Politics & Property in Natural Resources

68 Pages Posted: 7 Oct 2008

See all articles by Andrew P. Morriss

Andrew P. Morriss

Bush School of Government & Public Service / School of Law; PERC - Property and Environment Research Center

Date Written: October 6, 2008


Modern discussions of natural resources focus on increasing public control over extractive industries proposing measures that range from increasing the public's share of the gain via royalties and taxes to regulating extractive activities to prevent environmental problems to outright expropriation of private investments. This Article argues that such efforts are counterproductive because the fundamental economic problem of natural resources is producing the knowledge necessary to locate and extract resource deposits. The public benefit comes from enabling the use of the resources and the increased economic activity their discovery produces rather than from royalties or expropriation. The key question in designing natural resource laws is thus their effects on the incentive to discover and manage resources. Private property rights in natural resources are the best way to provide such incentives. Fortunately, the combination of property rights and tort law principles (trespass and nuisance) enables property rights to solve environmental problems related to natural resource extraction as well.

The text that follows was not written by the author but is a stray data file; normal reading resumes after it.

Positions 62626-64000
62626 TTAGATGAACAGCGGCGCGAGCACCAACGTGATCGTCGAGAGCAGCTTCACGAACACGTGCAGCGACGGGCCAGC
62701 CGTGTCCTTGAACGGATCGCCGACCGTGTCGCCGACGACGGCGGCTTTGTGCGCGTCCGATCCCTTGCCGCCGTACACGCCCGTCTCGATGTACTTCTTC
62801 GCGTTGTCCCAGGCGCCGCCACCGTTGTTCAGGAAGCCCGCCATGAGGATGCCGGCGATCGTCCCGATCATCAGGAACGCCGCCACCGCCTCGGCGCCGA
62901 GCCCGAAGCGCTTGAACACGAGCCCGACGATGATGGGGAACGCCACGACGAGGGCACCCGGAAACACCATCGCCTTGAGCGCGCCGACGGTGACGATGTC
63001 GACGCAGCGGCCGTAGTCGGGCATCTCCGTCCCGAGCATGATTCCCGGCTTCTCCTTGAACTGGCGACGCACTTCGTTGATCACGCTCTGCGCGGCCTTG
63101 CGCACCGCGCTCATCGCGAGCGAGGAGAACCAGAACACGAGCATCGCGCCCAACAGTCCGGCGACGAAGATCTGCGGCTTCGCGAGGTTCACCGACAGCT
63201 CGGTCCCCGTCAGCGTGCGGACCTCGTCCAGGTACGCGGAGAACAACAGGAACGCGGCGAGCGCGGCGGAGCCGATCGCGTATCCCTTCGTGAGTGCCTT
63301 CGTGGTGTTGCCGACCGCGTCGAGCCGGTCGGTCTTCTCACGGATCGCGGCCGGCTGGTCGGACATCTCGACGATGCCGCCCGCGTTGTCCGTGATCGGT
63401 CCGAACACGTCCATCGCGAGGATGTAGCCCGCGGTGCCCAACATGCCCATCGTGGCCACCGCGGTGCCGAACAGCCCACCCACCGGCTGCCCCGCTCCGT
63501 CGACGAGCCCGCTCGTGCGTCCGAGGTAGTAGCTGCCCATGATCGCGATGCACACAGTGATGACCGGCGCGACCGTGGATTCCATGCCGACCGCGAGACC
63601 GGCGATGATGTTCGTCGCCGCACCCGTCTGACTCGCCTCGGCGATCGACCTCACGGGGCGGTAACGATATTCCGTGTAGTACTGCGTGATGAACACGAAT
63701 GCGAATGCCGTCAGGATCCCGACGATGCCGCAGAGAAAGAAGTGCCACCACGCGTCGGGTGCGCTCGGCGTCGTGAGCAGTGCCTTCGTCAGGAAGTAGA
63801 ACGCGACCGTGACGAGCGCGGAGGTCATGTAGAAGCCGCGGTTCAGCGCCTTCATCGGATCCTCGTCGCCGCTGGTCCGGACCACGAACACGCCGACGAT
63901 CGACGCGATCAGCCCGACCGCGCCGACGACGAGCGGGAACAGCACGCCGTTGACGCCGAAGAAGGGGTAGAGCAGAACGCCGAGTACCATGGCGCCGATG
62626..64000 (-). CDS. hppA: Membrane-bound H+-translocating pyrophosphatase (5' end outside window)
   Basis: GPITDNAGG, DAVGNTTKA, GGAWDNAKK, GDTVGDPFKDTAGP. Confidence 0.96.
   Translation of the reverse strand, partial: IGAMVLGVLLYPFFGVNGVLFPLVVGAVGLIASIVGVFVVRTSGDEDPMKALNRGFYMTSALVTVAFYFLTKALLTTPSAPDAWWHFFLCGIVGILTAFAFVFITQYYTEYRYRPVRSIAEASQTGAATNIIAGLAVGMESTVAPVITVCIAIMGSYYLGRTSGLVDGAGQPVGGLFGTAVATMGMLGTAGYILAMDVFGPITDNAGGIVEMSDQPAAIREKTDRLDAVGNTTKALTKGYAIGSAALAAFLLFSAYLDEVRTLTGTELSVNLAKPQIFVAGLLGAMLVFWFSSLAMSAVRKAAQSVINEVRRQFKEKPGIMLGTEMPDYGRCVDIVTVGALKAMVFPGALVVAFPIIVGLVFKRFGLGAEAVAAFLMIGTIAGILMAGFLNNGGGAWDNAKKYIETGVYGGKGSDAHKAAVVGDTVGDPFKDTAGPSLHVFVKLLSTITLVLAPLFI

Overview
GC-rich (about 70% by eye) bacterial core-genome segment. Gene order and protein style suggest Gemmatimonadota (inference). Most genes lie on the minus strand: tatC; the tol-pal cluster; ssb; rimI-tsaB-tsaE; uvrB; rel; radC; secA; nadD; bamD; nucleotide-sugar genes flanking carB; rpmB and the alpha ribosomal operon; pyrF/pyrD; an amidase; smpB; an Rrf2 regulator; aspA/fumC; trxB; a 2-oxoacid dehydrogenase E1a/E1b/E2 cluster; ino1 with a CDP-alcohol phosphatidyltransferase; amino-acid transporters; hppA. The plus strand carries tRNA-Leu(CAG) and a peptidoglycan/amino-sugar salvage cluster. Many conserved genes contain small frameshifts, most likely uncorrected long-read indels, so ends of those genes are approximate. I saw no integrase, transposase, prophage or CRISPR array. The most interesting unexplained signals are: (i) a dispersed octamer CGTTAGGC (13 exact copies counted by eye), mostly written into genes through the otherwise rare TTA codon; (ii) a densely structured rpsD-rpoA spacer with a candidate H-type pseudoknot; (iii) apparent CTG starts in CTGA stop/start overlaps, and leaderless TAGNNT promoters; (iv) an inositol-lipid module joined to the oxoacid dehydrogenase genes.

Suggested Citation

Morriss, Andrew P., Politics & Property in Natural Resources (October 6, 2008). U Illinois Law & Economics Research Paper No. LE08-011, Available at SSRN: https://ssrn.com/abstract=1279672 or http://dx.doi.org/10.2139/ssrn.1279672

Andrew P. Morriss (Contact Author)

Bush School of Government & Public Service / School of Law ( email )

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PERC - Property and Environment Research Center

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